What does it entail to be an anthropologist studying rats? In what ways do rats contribute to or challenge our understanding of humanity?

Anthropology is, of course, the study of humans. There has recently been the scholarly consideration that human movement across the globe is not singularly human, though. On every scale, multiple beings flourish alongside humans. Even down to the individual, a human being is composed of multiple species with symbiotic microbiomes that keep them alive and healthy. Studying rats shows us one of the nonhuman beings that have become part of human life—through population health events like the rise of cities, through pest management, through domestication and laboratory life. Rats also illustrate behaviors and patterns of being human that most humans prefer not to see nor acknowledge—our adaptability, for sure, but also our capacity for destruction. I don’t want to come off as this being a righteous condemnation of rats and humans. Instead, I want to look at rats with clear eyes as a loveable animal with a kinship with humans but also an acknowledgment of what that kinship really means.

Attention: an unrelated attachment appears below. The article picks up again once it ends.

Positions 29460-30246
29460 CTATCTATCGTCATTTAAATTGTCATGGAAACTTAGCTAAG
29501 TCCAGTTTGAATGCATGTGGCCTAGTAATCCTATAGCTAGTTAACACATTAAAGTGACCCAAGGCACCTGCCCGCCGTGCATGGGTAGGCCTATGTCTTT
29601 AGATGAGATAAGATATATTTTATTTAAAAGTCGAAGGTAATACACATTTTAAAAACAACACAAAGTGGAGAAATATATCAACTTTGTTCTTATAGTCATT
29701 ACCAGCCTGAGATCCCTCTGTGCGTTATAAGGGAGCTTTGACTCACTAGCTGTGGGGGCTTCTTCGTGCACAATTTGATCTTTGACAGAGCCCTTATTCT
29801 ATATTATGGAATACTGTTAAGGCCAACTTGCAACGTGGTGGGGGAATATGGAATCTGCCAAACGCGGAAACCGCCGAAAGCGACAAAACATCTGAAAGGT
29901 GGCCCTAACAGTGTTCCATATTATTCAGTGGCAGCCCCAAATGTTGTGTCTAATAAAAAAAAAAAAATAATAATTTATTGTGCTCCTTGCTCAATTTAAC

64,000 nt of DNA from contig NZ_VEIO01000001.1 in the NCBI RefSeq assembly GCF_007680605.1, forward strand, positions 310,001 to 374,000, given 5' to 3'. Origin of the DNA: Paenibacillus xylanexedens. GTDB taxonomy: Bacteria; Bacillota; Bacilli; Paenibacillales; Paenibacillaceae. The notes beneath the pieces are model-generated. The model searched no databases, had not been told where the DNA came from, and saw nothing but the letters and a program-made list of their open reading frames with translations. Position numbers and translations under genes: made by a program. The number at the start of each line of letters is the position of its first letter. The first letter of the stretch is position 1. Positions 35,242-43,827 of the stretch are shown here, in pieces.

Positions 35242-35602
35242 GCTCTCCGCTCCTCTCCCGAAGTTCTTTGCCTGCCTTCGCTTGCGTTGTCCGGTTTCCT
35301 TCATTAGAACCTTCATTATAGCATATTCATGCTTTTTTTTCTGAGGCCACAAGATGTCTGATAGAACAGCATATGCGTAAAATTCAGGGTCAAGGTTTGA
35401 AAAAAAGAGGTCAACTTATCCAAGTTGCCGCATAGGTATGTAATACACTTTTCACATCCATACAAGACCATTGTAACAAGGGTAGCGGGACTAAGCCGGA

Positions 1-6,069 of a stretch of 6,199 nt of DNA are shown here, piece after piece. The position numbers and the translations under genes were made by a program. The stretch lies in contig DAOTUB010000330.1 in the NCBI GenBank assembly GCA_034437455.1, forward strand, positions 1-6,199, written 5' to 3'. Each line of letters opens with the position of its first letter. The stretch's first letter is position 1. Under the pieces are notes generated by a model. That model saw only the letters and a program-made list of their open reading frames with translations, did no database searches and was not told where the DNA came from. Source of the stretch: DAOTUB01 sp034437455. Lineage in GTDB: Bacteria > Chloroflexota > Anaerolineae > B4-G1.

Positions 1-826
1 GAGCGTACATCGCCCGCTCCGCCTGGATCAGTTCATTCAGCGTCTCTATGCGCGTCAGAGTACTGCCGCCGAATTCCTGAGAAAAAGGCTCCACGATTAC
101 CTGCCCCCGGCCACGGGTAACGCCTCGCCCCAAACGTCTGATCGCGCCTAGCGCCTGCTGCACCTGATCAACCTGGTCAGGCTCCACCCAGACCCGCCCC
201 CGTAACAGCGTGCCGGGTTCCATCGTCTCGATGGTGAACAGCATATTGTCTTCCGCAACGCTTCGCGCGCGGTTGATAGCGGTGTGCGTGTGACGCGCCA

Darcie holding a dead rat

How does your research at the intersection of medicine, the environment, and war contribute to the broader discourse within the environmental humanities? In what ways do you see your work engaging with or challenging existing paradigms within this interdisciplinary field?

I think my research follows trends about human-nonhuman relations in these disciplines while engaging with what really makes humans exceptional, war and violence. Of course, there are other kinds of beings who seem to ‘war’ with each other, but humans are fairly unique in our violent tendencies. I see the challenge of such devastating violence as being moral rather than scholarly—how can we acknowledge atrocities, how atrocities have contributed to climate change as well as suffering across species, and how can we simultaneously maintain our affection and delight in being human? I consider the rat as a kind of practice for this—loving rats while acknowledging their destruction—it helps me frame those conundrums. Stories and storytelling with the humanities also helps me with this. Perhaps this is too personal answer for a question about broader discourses, but it feels like these are the broader challenges of our lives (perhaps always already)—confronting human violence and destruction, holding humans accountable for it, while also loving them.

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Last Updated: 3/25/24